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Sigma 105mm f2.8 EX Macro 1:1 Lens

05_105mmEX_1_
Review Date: Sep 21, 2006 Recommend? yes | Price paid: $500.00 | Rating: 9 

 
Pros: Optical quality, build
Cons:
push/pull nonsense, extending front element

The best thing about this lense is its performance when stopped down. For most macro work you are shooting at F22 or higher and the optical quality here is defintely tailored for all your bug and flower shot needs.

As a 100mm telephoto, this lense isn't worth putting on the camera. Ok, it's not entirely that bad, but buy it for macro use or shop elsewhere to meet your needs. At wider apertures the image quality isn't nearly as good as that which many other lenses will provide.

Autofocus is a bit noisy and not so quick. Lense hood is a nice include.

If you are into macro shots, this is is your lense. If you are looking for a do-it-all 100mm, keep looking.


 
Canon EF-S 10-22mm f/3.5-4.5 USM

EF10-22
Review Date: Sep 21, 2006 Recommend? yes | Price paid: $600.00 | Rating: 10 

 
Pros: Build, optical quality.
Cons:
None.

Best wide angle option for a crop camera. Pictures are very sharp, colors are great. Stopped down to F22, I've shot landscapes with excellent detail from center to edge of the frame every time.

Barrel distortion on the wide end is the nightmare you would expect from such a wide piece of glass, especially if you are relatively close to your subject. That's not specific to this lense, but it can be irritating trying to correct for it in software. Choose your subject/lense combo wisely.

Only complaint about the lense is it is pricey for EF-S. You know, as do I, EF-S is eventually going to be an obsolete mount because everything will go full frame. EF-S lenses should, imo, not match the price points of their EF counterparts which have been in use for decades and will be in use for decades to come.


 
Canon EF 70-200mm f/4L USM

ef70_200_4_1_
Review Date: Sep 21, 2006 Recommend? yes | Price paid: $600.00 | Rating: 9 

 
Pros: Price, build quality, optics.
Cons:
No tripod collar.

This is Canon's low priced attempt to hook you on L lenses and it will most likely work. Built like a tank, colors and contrast that are perfect, very fast autofocus. Nothing to complain about, you paid for L and you got it.

The problem with this lense is it doesn't come with everything you need to get the best use out of it. This is a long lense. No, it's not an 800mm, but it is long enough where it absolutely requires a tripod collar to achieve any degree of stability when mounted on your camera. The collar will run you another $160 new, so budget for purchasing it up front. I wasted time trying to convince myself I would only use the lense in bright daylight or that my handheld technique would be adequate, etc. Nonsense, you will need the collar and Canon is pretty lame for not including it to begin with.

Other than that, the lense itself is a winner.


 
Canon EF 85mm f/1.8 USM

ef85mmf_18usm_1_
Review Date: Sep 21, 2006 Recommend? yes | Price paid: $350.00 | Rating: 10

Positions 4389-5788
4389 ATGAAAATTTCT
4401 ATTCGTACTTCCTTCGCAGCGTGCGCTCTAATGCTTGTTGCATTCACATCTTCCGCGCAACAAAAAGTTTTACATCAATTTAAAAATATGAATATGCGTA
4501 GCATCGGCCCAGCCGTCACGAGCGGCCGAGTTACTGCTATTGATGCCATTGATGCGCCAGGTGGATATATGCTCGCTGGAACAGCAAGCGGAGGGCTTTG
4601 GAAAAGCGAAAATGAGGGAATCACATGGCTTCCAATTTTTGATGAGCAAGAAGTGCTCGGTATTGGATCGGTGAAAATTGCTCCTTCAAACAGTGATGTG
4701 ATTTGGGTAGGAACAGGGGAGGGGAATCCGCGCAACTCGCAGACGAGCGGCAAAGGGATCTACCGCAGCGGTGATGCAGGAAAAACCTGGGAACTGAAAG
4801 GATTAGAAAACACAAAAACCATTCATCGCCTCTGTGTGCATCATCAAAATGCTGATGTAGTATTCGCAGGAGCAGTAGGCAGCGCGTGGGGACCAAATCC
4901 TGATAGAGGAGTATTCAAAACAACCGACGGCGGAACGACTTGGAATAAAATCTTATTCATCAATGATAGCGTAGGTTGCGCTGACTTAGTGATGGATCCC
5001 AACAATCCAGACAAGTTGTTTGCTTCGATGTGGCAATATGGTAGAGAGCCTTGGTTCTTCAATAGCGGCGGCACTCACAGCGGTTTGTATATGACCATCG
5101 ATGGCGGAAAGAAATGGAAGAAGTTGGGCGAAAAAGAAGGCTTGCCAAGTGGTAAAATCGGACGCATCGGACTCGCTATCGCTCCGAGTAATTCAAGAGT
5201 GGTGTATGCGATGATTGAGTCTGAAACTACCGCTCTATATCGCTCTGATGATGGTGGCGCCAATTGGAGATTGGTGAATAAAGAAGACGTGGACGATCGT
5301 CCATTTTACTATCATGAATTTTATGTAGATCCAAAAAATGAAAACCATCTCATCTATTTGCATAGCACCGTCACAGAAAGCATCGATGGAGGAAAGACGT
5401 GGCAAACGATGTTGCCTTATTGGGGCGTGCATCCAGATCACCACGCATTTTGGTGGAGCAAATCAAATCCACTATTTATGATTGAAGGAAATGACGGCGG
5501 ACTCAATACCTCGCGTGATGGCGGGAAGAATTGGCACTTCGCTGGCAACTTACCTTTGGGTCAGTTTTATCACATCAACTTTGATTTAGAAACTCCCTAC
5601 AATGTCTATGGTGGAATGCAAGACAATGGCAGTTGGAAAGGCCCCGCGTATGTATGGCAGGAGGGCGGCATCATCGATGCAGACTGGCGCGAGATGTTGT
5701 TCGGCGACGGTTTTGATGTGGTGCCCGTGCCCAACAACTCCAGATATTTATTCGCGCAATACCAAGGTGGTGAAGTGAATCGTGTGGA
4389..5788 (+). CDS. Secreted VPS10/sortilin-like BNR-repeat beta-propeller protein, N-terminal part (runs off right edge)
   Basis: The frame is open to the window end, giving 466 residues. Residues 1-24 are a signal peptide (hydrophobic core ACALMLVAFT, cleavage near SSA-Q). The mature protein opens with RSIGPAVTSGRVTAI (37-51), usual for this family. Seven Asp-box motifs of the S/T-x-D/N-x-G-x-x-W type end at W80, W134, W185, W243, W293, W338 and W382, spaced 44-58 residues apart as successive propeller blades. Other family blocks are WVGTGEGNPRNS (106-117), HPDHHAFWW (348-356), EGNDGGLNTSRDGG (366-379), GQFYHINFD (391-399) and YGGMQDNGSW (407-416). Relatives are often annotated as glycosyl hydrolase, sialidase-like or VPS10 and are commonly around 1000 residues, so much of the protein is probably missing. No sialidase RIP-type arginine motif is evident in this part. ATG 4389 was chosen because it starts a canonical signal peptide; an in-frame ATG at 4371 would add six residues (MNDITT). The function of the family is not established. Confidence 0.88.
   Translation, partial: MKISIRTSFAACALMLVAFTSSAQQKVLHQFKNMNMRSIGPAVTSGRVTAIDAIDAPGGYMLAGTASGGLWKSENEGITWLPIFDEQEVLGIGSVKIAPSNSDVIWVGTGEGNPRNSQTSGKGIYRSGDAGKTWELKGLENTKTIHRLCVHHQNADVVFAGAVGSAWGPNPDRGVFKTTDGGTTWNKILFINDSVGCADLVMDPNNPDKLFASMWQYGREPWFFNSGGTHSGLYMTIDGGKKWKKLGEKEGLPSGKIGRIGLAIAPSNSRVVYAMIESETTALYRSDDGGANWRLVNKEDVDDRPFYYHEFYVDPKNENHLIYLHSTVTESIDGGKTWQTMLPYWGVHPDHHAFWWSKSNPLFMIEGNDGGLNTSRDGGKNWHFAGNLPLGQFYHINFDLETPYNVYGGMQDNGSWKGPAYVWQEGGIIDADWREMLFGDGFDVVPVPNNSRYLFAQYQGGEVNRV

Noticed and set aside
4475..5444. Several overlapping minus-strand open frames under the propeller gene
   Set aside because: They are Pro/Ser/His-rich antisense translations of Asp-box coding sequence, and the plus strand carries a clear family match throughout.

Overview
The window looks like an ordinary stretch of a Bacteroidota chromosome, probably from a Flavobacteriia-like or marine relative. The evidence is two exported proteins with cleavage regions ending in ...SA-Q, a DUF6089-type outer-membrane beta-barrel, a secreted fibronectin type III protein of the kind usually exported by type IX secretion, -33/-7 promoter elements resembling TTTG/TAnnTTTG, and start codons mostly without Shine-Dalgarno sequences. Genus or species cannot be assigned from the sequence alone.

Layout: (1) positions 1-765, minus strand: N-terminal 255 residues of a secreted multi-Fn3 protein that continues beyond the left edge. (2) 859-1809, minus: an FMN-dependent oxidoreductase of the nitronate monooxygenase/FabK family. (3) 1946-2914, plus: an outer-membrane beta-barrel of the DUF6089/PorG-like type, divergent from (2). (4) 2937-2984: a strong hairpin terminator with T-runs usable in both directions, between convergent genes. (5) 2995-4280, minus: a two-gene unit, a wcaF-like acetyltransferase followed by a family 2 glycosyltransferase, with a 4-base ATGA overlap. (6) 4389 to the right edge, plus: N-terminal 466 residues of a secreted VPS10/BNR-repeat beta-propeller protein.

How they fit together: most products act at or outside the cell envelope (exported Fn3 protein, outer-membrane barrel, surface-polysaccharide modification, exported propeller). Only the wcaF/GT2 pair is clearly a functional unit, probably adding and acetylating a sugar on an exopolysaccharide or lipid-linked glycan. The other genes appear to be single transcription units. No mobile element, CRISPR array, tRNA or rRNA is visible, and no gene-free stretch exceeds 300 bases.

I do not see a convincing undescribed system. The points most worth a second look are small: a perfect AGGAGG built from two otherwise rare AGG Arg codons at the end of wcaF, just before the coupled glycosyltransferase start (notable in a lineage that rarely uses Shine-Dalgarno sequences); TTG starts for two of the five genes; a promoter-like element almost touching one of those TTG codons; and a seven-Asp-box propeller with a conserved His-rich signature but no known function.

Pros: Price, optical quality, sturdy build.
Cons:
None.

Excellent lense. Sharp as a tack, great colors, great contrast. People who post about focus issues at 1.8 or with the 50mm primes need to learn how to use them. On a crop camera this is a great portrait lense and the bokeh is very fine. Price is right, autfocus is quick and quiet. It's all been said before, this is just another thumbs up for a great piece of glass.

 
Canon EF 50mm f/1.8 II

ef50mmf_18_1_
Review Date: Sep 21, 2006 Recommend? yes | Price paid: $75.00 | Rating: 10 

 
Pros: Price, optical quality.
Cons:
None.

Great lense. Cheaply built but what's on the inside is very good stuff. Priced low enough that if I were to drop it and crack the housing I would simply go buy another the same day. This is a nice lense for shooting subjects that present a lot of fine detail. I have used it to shoot a number of architectural subjects. It also makes a nice lense for portaits once you get a feel for handling the very thin DOF. Assuming you get past the point of only having the nose in focus or one eye in and one eye out of focus, you'll love the bokeh behind your subject and wonder how Canon can release such a great little piece of equipment for so little money. On a recent vacation, with a bag full of glass, I found myself swapping between this and the 85mm 90% of the time.

 
Canon EF 24-105mm f/4L IS USM

24-105lisusm
Review Date: Sep 19, 2006 Recommend? yes | Price paid: $1,149.00 | Rating: 10 

 
Pros: Colors, contrast, IS.
Cons:
Extending front.

I'm actually a big fan of prime lenses, though oddly enough this is my second L lense and is a zoom like the other I own. I bought this lense to fill the gap between my 10-22 and my 50mm and went with a zoom rather than the 35mm prime simply to add a nice walkaround lense to my bag. Till now, I've pretty much swapped the 50mm and 85mm to cover most everything I shoot.

Tried this side by side with the 24-70 F2.8. Much lighter, the IS is a nice feature, image quality is the same. If you want a portrait lense, you can supplement the 24-105 with a 50mm and 85mm prime (on a crop) and you are all set and will have the nice, creamy looking bokeh you are after.

No complaints at all about the lense. It is expensive but you get what you pay for.